Mitakshara, Mitākṣarā, Mitākṣara, Mita-akshara: 9 definitions

Introduction

Introduction:

Mitakshara means something in Hinduism, Sanskrit. If you want to know the exact meaning, history, etymology or English translation of this term then check out the descriptions on this page. Add your comment or reference to a book if you want to contribute to this summary article.

The Sanskrit terms Mitākṣarā and Mitākṣara can be transliterated into English as Mitaksara or Mitakshara, using the IAST transliteration scheme (?).

In Hinduism

Ayurveda (science of life)

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Source: Shodhganga: Dietetics and culinary art in ancient and medieval India

Mitākṣarā (मिताक्षरा) is the name of a work quoted in the Bhojanakutūhala (bhakṣyābhakṣya-prakaraṇa), which discusses the topics related to the consumption of food such as timings, do’s and don’ts, stipulations and prohibitions as prescribed in Smṛti texts.

Ayurveda book cover
context information

Āyurveda (आयुर्वेद, ayurveda) is a branch of Indian science dealing with medicine, herbalism, taxology, anatomy, surgery, alchemy and related topics. Traditional practice of Āyurveda in ancient India dates back to at least the first millenium BC. Literature is commonly written in Sanskrit using various poetic metres.

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Vyakarana (Sanskrit grammar)

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Source: Wikisource: A dictionary of Sanskrit grammar

Mitākṣarā (मिताक्षरा).—Name of a commentary on the Saarasvatasaara, written by Harideva.

context information

Vyakarana (व्याकरण, vyākaraṇa) refers to Sanskrit grammar and represents one of the six additional sciences (vedanga) to be studied along with the Vedas. Vyakarana concerns itself with the rules of Sanskrit grammar and linguistic analysis in order to establish the correct context of words and sentences.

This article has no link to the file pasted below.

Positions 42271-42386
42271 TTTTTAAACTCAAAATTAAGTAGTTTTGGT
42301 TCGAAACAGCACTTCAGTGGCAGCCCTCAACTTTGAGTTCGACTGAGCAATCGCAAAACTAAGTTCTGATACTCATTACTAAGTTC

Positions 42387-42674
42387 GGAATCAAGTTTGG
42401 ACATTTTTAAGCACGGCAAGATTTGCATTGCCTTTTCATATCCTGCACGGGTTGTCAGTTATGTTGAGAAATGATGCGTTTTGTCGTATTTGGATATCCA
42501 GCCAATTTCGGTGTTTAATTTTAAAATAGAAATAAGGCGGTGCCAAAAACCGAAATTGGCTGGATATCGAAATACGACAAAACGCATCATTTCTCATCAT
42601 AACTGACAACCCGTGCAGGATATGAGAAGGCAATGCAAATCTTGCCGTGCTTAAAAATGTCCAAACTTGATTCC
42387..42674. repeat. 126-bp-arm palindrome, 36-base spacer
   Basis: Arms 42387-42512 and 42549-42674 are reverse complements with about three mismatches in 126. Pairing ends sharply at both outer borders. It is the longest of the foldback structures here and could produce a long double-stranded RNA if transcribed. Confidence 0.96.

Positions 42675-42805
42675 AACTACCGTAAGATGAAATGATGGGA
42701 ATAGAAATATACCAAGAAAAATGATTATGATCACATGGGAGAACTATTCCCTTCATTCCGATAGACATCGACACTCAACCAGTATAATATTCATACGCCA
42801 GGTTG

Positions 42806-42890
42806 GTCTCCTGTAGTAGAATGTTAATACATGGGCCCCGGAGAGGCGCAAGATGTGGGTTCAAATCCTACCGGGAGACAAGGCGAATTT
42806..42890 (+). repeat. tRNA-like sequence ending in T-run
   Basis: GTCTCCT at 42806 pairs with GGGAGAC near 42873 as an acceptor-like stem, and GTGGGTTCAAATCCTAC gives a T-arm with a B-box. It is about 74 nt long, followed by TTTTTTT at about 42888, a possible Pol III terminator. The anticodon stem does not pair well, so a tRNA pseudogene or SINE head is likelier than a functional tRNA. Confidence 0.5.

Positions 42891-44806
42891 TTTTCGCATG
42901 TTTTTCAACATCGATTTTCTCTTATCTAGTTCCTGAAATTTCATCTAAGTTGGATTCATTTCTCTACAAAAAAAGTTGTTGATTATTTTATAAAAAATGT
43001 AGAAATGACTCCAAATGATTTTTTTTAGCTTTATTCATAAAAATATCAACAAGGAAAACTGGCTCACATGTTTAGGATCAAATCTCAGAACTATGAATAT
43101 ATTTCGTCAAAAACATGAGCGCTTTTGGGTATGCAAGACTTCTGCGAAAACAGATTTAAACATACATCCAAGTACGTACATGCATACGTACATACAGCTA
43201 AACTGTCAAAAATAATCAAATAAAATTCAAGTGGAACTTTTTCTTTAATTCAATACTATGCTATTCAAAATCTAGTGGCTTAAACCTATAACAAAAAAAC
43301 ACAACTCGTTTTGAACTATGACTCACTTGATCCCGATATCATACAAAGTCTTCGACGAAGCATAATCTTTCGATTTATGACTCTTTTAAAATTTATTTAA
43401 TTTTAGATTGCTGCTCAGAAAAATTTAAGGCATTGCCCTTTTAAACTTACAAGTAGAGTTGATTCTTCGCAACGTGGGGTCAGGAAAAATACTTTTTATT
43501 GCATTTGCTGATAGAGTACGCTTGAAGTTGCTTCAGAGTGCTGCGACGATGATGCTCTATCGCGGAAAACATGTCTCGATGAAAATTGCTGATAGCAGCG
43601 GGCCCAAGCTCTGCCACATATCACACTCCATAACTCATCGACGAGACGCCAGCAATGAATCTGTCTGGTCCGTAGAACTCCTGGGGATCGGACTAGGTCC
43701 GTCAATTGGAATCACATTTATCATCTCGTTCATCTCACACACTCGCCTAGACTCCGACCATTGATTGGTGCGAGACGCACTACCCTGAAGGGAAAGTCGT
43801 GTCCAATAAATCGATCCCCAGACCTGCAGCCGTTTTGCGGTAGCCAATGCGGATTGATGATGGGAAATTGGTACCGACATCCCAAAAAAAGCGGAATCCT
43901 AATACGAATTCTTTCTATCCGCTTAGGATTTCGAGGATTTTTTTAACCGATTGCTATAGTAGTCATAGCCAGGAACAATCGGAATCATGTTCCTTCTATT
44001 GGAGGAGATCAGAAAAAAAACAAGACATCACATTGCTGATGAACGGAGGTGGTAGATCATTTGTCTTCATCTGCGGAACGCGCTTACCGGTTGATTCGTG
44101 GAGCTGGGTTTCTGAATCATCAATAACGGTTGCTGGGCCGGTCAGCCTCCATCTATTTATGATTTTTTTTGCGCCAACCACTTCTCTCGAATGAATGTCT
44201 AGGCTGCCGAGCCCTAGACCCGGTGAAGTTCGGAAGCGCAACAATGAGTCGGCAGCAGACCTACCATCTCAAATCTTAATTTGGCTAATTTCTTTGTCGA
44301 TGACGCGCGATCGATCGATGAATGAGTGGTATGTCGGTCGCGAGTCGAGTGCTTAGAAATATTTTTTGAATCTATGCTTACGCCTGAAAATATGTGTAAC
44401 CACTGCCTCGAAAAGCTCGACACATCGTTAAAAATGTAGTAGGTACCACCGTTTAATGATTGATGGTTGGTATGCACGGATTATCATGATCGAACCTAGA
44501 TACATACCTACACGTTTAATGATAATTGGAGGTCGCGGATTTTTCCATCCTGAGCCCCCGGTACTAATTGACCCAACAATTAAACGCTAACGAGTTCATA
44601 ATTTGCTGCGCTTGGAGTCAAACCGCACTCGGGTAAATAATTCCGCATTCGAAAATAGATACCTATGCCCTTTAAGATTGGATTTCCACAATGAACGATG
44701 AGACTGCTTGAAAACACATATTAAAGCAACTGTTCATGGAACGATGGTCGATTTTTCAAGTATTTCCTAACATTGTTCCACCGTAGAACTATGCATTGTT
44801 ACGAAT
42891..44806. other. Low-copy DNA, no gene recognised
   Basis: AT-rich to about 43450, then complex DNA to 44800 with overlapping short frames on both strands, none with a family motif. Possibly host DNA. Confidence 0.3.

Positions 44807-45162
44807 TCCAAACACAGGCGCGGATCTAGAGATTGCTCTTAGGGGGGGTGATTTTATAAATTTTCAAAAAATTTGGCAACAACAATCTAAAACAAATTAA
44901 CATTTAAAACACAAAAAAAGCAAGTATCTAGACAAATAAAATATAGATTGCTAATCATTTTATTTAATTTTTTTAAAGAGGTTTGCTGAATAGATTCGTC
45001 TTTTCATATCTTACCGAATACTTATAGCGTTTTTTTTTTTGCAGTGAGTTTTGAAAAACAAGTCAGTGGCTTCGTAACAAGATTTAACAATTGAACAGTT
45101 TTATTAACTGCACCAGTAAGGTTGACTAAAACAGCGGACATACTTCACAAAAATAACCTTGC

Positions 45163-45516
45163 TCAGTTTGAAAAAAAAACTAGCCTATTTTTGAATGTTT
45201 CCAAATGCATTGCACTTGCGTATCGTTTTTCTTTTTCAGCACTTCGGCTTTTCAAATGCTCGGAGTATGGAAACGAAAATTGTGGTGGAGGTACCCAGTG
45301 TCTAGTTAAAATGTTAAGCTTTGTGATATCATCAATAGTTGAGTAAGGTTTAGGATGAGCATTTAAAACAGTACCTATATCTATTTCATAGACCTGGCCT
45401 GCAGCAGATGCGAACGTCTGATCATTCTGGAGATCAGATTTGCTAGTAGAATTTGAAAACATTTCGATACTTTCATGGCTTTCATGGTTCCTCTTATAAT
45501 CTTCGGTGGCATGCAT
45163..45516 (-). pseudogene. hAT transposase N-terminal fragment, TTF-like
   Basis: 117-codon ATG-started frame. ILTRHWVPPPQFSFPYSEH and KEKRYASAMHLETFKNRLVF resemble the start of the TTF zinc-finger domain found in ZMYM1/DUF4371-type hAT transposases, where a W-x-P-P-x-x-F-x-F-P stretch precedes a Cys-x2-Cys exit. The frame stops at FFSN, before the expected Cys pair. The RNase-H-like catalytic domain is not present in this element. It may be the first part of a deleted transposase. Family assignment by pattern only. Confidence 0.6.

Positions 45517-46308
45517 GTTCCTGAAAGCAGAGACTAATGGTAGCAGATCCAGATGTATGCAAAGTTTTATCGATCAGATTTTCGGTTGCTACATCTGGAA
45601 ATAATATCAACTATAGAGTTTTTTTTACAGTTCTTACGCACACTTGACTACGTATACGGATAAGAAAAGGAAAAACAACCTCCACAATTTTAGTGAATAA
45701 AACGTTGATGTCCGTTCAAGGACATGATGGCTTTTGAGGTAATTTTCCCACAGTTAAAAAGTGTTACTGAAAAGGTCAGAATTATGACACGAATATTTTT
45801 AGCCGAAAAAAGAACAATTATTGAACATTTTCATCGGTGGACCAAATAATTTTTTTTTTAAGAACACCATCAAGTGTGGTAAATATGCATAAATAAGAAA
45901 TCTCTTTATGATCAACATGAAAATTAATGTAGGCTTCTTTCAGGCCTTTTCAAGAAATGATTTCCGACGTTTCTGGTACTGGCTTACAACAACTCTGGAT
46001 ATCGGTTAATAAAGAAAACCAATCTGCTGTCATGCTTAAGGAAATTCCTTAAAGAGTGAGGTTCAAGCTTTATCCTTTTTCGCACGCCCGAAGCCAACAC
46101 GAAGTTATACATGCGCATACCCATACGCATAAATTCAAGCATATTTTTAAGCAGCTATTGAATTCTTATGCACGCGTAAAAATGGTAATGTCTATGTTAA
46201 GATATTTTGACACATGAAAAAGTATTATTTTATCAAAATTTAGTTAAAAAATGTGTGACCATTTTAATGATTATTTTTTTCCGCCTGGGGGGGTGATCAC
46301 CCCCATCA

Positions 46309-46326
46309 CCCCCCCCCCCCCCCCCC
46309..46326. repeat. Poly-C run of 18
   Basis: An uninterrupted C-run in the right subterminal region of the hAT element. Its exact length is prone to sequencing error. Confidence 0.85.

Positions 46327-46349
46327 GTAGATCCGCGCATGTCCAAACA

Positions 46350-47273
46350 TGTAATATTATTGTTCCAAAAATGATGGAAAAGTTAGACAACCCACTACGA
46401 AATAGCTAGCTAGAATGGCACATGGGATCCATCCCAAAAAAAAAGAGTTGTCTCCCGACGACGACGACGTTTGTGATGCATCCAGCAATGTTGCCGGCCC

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General definition (in Hinduism)

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Source: WikiPedia: Hinduism

The Mitākṣarā (मिताक्षरा) is a vivṛti (‘legal commentary’) on the Yājñavalkya-smṛti best known for its theory of “inheritance by birth.” It was written by Vijñāneśvara, a scholar in the Western Chalukya court in the late eleventh and early twelfth century.

Languages of India and abroad

Sanskrit dictionary

[«previous (M) next»] — Mitakshara in Sanskrit glossary
Source: DDSA: The practical Sanskrit-English dictionary

Mitākṣara (मिताक्षर).—a.

1) brief, measured, short, concise; कथंचिदद्रेस्तनया मिताक्षरं चिरव्यवस्थापितवागभाषत (kathaṃcidadrestanayā mitākṣaraṃ ciravyavasthāpitavāgabhāṣata) Ku.5.63.

2) composed in verse, metrical.

- Name of a celebrated commentary by Vijñāneśvara on Yājñavalkya's Smṛti.

Mitākṣara is a Sanskrit compound consisting of the terms mita and akṣara (अक्षर).

Source: Cologne Digital Sanskrit Dictionaries: Shabda-Sagara Sanskrit-English Dictionary

Mitākṣara (मिताक्षर).—Adj. 1. Short, brief. 2. Metrical.

Source: Cologne Digital Sanskrit Dictionaries: Cappeller Sanskrit-English Dictionary

Mitākṣara (मिताक्षर).—[adjective] composed in measured (i.e. metrical) language, concise, short, comprehensive; [feminine] ā T. of [several] commentaries.

Source: Cologne Digital Sanskrit Dictionaries: Aufrecht Catalogus Catalogorum

1) Mitākṣarā (मिताक्षरा) as mentioned in Aufrecht’s Catalogus Catalogorum:—a
—[commentary] on Gautama's Dharmasūtra, by Haradatta.

2) Mitākṣarā (मिताक्षरा):—Camatkāracintāmaṇiṭīkā.

3) Mitākṣarā (मिताक्षरा):—Chāndogyopaniṣadvyākhyā by Nityānandāśrama.
—Bṛhadāraṇyakavyākhyā by the same.

4) Mitākṣarā (मिताक्षरा):—Praśnamanoramāṭīkā by Mathurānātha Śukla. NW. 530.

5) Mitākṣarā (मिताक्षरा):—Brahmasūtraṭīkā by Annambhaṭṭa.
—by Vārkṣāyaṇa.

6) Mitākṣarā (मिताक्षरा):—Muhūrtacintāmaṇiṭīkā.

7) Mitākṣarā (मिताक्षरा):—Yājñavalkyasmṛtiṭīkā by Mathurānātha.

8) Mitākṣarā (मिताक्षरा):—an elaborate